(This article was first published on EducateR  R, and kindly contributed to Rbloggers)
Make Power Fun (Again?)
Brandon LeBeau
University of Iowa
Overview
 (G)LMMs
 Power
simglm
package Shiny Demo – Broken!
Linear Mixed Model (LMM)
Power
 Power is the ability to statistically detect a true effect (i.e. nonzero population effect).
 For simple models (e.g. ttests, regression) there are closed form equations for generating power.
 R has routines for these:
power.t.test, power.anova.test
 Gpower3
 R has routines for these:
Power Example
n < seq(4, 1000, 2)
power < sapply(seq_along(n), function(i)
power.t.test(n = n[i], delta = .15, sd = 1, type = 'two.sample')$power)
Power for (G)LMM
 Power for more complex models is not as straightforward;
 particularly with messy real world data.
 There is software for GLMM models to generate power:
 Optimal Design: http://hlmsoft.net/od/
 MLPowSim: http://www.bristol.ac.uk/cmm/software/mlpowsim/
 Snijders, Power and Sample Size in Multilevel Linear Models.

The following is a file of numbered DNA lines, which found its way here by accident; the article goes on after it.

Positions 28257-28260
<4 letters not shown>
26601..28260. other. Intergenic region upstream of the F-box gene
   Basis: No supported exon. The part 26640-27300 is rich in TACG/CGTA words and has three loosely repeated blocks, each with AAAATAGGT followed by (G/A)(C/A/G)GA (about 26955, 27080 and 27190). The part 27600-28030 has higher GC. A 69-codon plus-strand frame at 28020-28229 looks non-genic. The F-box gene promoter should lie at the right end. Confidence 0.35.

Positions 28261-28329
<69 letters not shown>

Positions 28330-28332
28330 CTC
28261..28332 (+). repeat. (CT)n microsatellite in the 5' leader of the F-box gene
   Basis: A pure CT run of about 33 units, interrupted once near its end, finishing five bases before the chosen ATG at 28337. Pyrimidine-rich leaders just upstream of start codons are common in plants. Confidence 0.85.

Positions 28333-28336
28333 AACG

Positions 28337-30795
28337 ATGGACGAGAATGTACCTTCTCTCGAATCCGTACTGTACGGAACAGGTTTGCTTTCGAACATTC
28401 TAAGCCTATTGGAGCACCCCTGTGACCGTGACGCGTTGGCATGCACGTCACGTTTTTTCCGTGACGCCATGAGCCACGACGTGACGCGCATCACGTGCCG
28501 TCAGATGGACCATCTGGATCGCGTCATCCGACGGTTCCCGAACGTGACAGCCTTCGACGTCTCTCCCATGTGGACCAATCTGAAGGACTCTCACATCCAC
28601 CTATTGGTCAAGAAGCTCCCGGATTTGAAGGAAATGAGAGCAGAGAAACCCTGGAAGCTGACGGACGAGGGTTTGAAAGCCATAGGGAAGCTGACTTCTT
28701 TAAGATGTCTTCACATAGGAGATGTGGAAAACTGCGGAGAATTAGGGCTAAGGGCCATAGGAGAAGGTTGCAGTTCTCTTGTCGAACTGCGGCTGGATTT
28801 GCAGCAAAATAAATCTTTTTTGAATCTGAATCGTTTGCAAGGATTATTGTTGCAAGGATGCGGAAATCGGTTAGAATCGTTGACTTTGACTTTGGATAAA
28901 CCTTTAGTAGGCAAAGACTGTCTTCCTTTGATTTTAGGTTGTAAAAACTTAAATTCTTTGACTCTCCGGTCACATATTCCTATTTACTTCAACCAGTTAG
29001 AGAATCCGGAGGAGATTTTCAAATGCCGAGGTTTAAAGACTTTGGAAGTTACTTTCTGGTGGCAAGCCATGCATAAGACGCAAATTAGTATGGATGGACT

Power is hard
 In practice, power is hard.
 Need to make many assumptions on data that has not been collected.
 Therefore, data assumptions made for power computations will likely differ from collected sample.
 A power analysis needs to be flexible, exploratory, and well thought out.
Power is Fun?
 Three common reasons to do power analysis:
 Power evidence for grant/planning
 Post Hoc to explore insignificant results
 Monte Carlo studies
simglm
Overview
simglm
aims to simulate (G)LMMs with up to three levels of nesting (aim to add more later). Flexible data generation allows:
 any number of covariates and discrete covariates
 change distribution of continuous covariates
 change random distribution
 unbalanced data
 missing data
 serial correlation
Power with simglm
 Power with
simglm
takes on a Monte Carlo approach This can provide a more thorough analysis/understanding of power.
 Always outputs a data frame
 Useful for plotting
 Data manipulation
 etc.
 Serves as a wrapper around data generation process.
Power Analysis with simglm

Factorial Design:
 Idenfity factors that influences power
 Determine number of replications
 Explore results

Future Development
 Add ability for data generation and power model to differ
 Add ability for data generation and power model to differ